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What can be patented? It's a question of novelty: copies of patents referenced here are available from the Patent and Trademark Office, Box 9, Washington, DC 20231 or through www.uspto.gov for US$3.00 each.

Editor's Note: This column is a continuation of the Patent Corner articles appearing in TAPPI JOURNAL.

What requirements must be met in order to obtain a patent on an invention? Previously we have learned that inventions must fit into at least one of the statutory classes: a process, machine, an article of manufacture, or a composition of matter.

Other requirements for patentability include the following:

* The invention must be "useful."

* The invention must be "novel" (new or different).

* The invention must be "unobvious" to a person of normal skill in that particular technology area.

This month we will explore the second requirement, novelty.

On the face of it, novelty means only that your invention is new or different from any already known. In fact, your invention can be considered novel if it has:

* a new physical feature or process step,

* a new combination of separate old features or process steps, or

* a new use of an old invention.

In the previous Patent Corner example, a maintenance technician's new chipper blade holder invention uses a novel J-shaped groove, which locks the blade to the holder better than previous designs. The new groove shape would satisfy the novelty requirement because it is different from other shapes known or in use.

A papermaker's discovery that using a high concentration of a previously known defoamer as an additive improves fiber retention is an example of a "new use" of an existing invention and fulfills the novelty requirement.

In actuality, any difference between your invention, as claimed, and previously known "art" can be sufficient to satisfy the novelty requirement. Even slight differences between your invention and previous ones can be sufficient to satisfy the novelty requirement. However, your patent application would be rejected if held to be obvious (see the third requirement above). In other words, the examiner may reject patent application, saying that the slight difference is obvious to a person skilled in that particular technology area. The next Patent Corner will explain the obviousness requirement in more detail.

How can you determine if your invention is actually novel or different from previous inventions? A patent search, usually performed by a professional searcher, compares the novel aspect(s) of your invention to other issued U.S. patents and published applications. Your patent attorney or agent then evaluates the patents uncovered in the search to determine which aspects of your invention should be considered novel.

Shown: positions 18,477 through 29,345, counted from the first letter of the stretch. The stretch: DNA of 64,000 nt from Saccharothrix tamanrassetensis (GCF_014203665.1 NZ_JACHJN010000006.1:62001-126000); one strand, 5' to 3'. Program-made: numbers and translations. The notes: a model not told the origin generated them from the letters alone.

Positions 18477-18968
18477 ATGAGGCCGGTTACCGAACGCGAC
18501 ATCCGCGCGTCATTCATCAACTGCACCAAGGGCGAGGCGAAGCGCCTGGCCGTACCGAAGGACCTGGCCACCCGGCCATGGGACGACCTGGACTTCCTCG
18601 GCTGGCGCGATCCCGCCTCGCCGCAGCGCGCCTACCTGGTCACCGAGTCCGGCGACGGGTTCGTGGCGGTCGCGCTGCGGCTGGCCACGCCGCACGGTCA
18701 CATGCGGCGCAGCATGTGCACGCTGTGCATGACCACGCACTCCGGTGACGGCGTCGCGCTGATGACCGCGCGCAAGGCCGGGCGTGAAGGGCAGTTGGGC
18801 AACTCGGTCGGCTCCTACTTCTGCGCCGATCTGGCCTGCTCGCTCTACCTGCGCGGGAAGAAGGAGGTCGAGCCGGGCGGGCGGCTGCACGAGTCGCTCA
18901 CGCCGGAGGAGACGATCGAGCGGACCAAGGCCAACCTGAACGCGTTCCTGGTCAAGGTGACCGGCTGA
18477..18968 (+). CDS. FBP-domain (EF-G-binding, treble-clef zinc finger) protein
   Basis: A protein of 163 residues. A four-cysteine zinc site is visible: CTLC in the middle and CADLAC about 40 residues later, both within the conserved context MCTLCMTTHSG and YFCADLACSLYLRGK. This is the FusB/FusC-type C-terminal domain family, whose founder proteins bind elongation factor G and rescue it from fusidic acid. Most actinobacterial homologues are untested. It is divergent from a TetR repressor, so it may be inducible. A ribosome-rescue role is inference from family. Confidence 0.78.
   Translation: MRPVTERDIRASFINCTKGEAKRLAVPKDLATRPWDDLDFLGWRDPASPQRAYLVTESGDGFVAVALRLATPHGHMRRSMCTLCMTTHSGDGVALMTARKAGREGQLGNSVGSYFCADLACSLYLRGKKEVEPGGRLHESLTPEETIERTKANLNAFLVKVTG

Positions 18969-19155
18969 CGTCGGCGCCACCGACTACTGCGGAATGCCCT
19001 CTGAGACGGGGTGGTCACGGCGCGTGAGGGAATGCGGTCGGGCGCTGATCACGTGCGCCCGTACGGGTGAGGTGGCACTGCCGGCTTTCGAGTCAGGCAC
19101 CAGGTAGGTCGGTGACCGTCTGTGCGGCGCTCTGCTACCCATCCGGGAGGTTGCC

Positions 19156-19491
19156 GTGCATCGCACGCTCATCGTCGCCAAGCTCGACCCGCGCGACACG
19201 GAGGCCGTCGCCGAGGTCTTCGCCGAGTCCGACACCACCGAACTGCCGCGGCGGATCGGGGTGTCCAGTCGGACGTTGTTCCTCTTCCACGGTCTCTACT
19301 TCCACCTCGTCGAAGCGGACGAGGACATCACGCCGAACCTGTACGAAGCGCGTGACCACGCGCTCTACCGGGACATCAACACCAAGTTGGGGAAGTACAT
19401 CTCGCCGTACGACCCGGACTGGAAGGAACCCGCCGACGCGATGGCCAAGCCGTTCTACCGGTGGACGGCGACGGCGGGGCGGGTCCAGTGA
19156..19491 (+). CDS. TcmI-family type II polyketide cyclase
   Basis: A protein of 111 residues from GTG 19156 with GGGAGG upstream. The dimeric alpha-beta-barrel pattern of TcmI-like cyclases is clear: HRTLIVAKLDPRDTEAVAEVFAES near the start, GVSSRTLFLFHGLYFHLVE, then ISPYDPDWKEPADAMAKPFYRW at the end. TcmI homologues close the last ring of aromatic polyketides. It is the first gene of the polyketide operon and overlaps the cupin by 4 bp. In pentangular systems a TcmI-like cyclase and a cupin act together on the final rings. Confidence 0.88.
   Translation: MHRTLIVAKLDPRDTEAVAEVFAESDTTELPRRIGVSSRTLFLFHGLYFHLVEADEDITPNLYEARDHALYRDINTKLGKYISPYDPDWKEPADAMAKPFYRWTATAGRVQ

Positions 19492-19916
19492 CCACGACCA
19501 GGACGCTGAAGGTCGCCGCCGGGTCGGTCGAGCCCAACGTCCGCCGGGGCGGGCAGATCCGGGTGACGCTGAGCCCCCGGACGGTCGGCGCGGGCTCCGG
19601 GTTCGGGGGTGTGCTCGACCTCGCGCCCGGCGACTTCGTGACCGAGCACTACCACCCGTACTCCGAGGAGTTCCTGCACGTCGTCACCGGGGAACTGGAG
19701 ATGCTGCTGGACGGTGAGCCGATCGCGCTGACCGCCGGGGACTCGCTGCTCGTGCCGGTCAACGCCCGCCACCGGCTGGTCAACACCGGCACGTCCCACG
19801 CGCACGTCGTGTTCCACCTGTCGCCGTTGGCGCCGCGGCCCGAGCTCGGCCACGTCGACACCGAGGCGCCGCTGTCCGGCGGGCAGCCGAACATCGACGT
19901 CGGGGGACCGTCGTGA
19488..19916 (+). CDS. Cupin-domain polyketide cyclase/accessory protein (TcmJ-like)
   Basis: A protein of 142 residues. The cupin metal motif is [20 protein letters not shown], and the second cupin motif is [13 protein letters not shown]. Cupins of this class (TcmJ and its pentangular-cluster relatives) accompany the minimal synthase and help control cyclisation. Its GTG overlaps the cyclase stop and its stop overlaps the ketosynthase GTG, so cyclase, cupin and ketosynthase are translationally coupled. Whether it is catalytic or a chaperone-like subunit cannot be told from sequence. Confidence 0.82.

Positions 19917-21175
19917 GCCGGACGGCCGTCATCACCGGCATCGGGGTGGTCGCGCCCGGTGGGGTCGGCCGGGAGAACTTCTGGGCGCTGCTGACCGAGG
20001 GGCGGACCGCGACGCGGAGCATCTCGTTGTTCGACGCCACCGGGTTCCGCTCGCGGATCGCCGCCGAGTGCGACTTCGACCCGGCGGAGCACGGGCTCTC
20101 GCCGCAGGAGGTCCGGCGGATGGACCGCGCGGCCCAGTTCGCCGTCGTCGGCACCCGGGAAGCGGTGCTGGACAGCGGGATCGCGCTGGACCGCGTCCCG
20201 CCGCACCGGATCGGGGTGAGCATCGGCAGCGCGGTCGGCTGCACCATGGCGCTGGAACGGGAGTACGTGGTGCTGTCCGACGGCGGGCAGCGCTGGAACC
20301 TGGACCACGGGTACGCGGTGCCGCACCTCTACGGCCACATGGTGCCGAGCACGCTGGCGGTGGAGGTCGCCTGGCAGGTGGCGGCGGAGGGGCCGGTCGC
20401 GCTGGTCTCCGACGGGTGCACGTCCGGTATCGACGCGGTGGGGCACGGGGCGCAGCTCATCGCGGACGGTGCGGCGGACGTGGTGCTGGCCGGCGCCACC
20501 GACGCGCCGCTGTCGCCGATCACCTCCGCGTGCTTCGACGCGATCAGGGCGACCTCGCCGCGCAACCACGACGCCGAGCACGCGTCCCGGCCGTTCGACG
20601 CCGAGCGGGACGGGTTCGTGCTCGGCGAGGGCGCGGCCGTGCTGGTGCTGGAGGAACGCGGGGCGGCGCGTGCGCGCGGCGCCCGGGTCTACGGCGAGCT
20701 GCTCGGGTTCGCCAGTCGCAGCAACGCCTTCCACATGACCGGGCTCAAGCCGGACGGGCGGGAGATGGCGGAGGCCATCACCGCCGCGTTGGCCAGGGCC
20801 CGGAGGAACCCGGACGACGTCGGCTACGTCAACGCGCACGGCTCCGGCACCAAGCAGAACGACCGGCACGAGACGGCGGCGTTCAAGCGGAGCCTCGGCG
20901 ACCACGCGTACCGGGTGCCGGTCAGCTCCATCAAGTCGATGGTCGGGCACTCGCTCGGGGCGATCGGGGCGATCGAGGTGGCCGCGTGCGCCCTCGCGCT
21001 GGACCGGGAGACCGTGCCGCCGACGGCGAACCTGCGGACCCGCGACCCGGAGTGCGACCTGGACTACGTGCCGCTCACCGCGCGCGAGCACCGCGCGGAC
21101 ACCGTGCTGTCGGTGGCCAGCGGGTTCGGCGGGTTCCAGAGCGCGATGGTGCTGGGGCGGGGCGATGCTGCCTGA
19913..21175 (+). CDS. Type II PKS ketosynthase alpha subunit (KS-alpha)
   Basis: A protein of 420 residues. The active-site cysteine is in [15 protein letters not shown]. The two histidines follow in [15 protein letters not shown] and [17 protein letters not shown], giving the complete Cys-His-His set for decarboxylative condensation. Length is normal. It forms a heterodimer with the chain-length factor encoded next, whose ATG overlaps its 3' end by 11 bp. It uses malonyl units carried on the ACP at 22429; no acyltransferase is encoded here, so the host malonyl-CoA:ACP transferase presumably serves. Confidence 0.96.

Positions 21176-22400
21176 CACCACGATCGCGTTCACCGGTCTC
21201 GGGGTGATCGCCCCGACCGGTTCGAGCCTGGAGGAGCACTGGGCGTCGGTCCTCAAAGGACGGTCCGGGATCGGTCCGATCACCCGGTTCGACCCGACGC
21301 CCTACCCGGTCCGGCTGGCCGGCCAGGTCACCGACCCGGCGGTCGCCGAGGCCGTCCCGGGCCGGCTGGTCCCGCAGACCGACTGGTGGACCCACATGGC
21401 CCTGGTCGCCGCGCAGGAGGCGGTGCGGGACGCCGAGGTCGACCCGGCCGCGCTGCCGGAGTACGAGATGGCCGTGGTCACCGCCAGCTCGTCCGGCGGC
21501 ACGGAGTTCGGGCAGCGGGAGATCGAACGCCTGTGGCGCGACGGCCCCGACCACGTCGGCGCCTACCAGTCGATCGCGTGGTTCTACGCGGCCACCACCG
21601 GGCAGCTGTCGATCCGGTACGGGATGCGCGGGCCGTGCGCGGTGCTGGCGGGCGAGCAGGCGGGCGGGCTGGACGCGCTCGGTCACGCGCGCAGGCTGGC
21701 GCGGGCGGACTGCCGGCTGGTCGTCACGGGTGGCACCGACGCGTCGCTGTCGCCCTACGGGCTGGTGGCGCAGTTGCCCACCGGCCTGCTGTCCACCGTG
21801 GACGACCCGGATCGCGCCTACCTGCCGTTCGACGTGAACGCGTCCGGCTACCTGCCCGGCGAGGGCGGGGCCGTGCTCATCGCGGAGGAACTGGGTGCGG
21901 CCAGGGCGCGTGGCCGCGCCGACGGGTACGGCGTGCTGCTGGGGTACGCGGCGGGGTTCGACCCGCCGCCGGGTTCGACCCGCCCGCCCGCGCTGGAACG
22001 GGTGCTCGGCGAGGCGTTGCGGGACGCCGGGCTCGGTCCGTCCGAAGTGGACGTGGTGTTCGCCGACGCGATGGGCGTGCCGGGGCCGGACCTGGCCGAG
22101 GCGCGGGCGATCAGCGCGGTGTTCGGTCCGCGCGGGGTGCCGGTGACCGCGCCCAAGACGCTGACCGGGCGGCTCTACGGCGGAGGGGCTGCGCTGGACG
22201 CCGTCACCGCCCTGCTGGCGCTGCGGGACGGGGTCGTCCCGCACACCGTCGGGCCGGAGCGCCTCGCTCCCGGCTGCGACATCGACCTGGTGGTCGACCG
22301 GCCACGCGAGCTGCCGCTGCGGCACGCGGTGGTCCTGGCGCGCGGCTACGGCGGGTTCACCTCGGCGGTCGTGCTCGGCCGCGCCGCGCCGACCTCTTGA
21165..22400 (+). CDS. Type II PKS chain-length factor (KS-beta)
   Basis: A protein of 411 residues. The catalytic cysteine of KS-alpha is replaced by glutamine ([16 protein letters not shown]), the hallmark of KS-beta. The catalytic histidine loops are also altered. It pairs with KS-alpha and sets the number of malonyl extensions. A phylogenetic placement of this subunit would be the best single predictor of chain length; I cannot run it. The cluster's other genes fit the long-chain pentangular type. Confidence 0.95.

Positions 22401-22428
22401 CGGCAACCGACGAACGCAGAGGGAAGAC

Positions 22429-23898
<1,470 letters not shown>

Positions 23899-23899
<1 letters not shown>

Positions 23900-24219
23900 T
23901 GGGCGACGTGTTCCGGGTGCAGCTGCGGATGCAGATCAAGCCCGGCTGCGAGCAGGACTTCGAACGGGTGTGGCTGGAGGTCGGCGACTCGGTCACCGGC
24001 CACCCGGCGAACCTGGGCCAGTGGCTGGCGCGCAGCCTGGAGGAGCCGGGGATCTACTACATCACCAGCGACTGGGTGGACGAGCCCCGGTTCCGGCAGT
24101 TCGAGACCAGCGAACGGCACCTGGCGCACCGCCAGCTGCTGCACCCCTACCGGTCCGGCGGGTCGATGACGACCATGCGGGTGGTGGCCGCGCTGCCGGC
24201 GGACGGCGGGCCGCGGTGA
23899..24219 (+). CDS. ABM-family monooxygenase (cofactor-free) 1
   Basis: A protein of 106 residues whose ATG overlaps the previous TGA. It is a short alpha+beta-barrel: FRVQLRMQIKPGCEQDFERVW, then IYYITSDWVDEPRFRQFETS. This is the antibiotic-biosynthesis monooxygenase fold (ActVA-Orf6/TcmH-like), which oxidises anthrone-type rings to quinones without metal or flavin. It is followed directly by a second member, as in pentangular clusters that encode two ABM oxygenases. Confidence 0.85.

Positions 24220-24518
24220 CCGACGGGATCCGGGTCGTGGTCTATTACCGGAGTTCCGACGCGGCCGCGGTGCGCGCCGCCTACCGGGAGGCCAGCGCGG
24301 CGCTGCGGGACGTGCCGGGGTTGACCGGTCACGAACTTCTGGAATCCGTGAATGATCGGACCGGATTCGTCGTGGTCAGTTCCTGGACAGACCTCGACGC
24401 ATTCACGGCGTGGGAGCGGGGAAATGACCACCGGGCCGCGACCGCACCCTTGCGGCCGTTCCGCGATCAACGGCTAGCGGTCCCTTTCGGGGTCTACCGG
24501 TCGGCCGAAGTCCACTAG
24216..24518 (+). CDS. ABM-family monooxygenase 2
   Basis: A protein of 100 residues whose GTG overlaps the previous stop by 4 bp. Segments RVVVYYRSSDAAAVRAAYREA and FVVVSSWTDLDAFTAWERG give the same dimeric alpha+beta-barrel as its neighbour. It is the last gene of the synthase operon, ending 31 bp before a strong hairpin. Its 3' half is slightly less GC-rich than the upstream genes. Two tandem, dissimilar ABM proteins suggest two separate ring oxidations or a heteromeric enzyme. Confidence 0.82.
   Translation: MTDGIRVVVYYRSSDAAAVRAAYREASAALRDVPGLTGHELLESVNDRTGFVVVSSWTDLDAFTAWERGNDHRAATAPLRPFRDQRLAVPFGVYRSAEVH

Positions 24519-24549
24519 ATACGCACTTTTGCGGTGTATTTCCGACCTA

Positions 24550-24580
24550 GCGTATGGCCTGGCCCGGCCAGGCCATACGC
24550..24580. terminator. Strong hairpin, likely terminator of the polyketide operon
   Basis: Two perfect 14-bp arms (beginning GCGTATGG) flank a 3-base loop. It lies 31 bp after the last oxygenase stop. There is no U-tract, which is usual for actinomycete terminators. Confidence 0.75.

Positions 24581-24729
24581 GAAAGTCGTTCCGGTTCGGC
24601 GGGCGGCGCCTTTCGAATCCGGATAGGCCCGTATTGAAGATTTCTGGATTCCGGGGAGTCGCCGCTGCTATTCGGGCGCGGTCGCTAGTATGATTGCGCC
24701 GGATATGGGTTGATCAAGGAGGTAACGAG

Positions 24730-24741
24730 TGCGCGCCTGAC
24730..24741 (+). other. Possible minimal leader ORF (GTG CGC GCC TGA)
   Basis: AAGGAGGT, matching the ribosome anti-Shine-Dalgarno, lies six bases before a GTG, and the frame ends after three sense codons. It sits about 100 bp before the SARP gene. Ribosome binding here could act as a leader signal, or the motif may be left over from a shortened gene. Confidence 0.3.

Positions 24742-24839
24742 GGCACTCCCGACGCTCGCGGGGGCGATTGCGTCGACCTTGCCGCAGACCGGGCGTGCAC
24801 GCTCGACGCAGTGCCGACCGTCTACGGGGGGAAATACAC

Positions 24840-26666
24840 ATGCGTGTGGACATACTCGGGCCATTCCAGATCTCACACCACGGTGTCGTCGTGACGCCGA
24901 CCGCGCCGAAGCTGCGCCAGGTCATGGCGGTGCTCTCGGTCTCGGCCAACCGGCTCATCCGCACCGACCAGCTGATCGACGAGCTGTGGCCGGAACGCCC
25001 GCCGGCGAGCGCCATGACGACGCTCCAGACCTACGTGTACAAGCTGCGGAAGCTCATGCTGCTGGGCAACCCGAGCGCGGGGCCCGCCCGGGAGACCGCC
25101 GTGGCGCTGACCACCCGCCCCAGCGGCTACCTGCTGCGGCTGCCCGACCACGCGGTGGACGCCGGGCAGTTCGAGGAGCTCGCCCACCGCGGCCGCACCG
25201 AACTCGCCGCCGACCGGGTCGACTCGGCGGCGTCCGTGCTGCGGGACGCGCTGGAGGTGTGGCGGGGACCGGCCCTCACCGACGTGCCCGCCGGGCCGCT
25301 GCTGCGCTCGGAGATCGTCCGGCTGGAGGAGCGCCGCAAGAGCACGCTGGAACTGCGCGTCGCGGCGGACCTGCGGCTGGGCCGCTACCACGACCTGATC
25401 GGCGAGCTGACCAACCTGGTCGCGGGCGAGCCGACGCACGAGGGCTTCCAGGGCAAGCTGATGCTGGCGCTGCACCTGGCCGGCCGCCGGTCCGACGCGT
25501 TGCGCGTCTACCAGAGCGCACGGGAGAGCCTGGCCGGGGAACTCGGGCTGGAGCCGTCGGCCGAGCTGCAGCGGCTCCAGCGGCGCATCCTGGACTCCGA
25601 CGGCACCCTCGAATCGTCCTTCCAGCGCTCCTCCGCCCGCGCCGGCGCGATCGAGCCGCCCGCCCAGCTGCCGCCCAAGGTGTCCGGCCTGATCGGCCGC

For economic reasons, many searches include only issued U.S. patents and published applications because many, if not most, existing inventions are disclosed in these sources. However, a published disclosure or public use of an invention in any country could potentially be cited against your invention, so a more extensive search may be appropriate.

The patent search allows your patent agent or attorney to fine-tune the patent application and ensure the novel features of your invention are identified and claimed.

The patent shown at left acknowledges prior use of PTFE strips embedded in suction roll seals. What is novel about this invention is its use of silicone oil and of PTFE powder dispersed within a composite that also includes nitrile rubber, carbon black and graphite. The resulting composite seal strip reduces the coefficient of friction against the inside surface of the suction roll shell, improving seal life.

This suction roll patent discloses a seal material made of a new combination of known materials; therefore, it is considered novel.

Ken Watkins is a Registered U.S. Patent Agent based in Dahlonega, Georgia, USA. Phone: +1 706 864-6304. Email questions to kwatkins@alltel.net
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Copyright 2001, Gale Group. All rights reserved. Gale Group is a Thomson Corporation Company.

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Title Annotation:Patent Corner
Author:Watkins, Ken
Publication:Solutions - for People, Processes and Paper
Date:Oct 1, 2001
Words:592
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